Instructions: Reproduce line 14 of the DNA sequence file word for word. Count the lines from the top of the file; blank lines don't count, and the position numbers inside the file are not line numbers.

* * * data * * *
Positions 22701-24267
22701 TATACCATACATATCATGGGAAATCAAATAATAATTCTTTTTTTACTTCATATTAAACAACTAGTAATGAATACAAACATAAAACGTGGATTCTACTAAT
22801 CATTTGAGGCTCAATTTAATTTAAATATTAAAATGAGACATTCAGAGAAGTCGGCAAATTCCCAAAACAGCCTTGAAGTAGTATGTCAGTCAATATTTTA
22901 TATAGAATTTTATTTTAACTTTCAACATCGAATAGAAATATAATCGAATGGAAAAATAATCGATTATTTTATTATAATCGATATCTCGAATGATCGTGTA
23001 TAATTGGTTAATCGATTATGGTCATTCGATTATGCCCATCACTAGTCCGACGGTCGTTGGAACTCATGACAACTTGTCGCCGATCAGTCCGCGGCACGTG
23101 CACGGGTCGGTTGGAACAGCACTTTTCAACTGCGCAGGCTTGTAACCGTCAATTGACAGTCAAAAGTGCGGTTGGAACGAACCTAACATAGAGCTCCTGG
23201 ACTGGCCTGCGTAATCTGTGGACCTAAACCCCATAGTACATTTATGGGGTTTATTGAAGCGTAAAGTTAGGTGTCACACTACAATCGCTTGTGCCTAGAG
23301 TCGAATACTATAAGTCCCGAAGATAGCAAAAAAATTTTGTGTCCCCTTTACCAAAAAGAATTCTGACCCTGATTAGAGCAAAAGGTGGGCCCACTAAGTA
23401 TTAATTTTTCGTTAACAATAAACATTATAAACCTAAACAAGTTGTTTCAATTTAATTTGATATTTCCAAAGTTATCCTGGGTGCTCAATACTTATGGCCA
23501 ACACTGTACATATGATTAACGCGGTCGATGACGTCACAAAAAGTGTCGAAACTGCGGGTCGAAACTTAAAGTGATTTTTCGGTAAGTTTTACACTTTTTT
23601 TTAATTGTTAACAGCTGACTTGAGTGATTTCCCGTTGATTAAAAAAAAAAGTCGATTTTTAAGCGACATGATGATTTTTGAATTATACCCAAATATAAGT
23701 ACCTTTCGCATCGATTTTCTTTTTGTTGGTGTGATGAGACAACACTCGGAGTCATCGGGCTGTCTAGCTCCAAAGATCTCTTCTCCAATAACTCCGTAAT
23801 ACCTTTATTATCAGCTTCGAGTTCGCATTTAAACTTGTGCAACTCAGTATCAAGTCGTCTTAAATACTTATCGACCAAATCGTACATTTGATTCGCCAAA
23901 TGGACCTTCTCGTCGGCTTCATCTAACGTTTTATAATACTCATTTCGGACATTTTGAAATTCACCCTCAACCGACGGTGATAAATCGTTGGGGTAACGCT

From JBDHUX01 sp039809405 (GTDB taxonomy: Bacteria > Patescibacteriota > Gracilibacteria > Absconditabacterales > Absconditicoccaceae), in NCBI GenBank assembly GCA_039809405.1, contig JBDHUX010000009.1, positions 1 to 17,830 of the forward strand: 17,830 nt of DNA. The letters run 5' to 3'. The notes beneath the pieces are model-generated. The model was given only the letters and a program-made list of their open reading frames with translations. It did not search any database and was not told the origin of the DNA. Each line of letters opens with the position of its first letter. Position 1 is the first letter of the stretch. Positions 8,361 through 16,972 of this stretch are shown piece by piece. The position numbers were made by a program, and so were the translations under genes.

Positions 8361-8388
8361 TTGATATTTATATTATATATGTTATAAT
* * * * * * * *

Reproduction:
23901 TGGACCTTCTCGTCGGCTTCATCTAACGTTTTATAATACTCATTTCGGACATTTTGAAATTCACCCTCAACCGACGGTGATAAATCGTTGGGGTAACGCT